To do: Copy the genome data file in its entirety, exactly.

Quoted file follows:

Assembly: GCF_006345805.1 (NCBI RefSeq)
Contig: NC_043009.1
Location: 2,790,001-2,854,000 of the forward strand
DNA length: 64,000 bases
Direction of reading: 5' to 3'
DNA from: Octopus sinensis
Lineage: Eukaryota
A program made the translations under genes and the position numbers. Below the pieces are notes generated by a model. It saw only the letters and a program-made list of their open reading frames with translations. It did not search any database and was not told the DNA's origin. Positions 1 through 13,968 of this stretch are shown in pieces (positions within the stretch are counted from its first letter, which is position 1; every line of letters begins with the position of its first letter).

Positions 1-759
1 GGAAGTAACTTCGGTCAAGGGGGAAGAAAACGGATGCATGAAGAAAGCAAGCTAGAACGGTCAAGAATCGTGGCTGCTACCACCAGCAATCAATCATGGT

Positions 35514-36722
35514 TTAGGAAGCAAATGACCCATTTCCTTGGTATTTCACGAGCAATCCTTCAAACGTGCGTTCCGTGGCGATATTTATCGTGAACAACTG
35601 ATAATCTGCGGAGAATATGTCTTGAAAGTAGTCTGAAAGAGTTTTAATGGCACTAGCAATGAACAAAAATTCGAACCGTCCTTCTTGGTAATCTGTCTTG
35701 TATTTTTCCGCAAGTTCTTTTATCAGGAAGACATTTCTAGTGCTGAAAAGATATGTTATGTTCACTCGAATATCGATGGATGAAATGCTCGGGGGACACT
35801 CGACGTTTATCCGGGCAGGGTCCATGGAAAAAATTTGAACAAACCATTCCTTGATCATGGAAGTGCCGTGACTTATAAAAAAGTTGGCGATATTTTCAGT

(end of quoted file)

Assembly: GCF_006345805.1 (NCBI RefSeq)
Contig: NC_043009.1
Location: 2,790,001-2,854,000 of the forward strand
DNA length: 64,000 bases
Direction of reading: 5' to 3'
DNA from: Octopus sinensis
Lineage: Eukaryota
A program made the translations under genes and the position numbers. Below the pieces are notes generated by a model. It saw only the letters and a program-made list of their open reading frames with translations. It did not search any database and was not told the DNA's origin. Positions 1 through 13,968 of this stretch are shown in pieces (positions within the stretch are counted from its first letter, which is position 1; every line of letters begins with the position of its first letter).

Positions 1-759
1 GGAAGTAACTTCGGTCAAGGGGGAAGAAAACGGATGCATGAAGAAAGCAAGCTAGAACGGTCAAGAATCGTGGCTGCTACCACCAGCAATCAATCATGGT

Positions 35514-36722
35514 TTAGGAAGCAAATGACCCATTTCCTTGGTATTTCACGAGCAATCCTTCAAACGTGCGTTCCGTGGCGATATTTATCGTGAACAACTG
35601 ATAATCTGCGGAGAATATGTCTTGAAAGTAGTCTGAAAGAGTTTTAATGGCACTAGCAATGAACAAAAATTCGAACCGTCCTTCTTGGTAATCTGTCTTG
35701 TATTTTTCCGCAAGTTCTTTTATCAGGAAGACATTTCTAGTGCTGAAAAGATATGTTATGTTCACTCGAATATCGATGGATGAAATGCTCGGGGGACACT
35801 CGACGTTTATCCGGGCAGGGTCCATGGAAAAAATTTGAACAAACCATTCCTTGATCATGGAAGTGCCGTGACTTATAAAAAAGTTGGCGATATTTTCAGT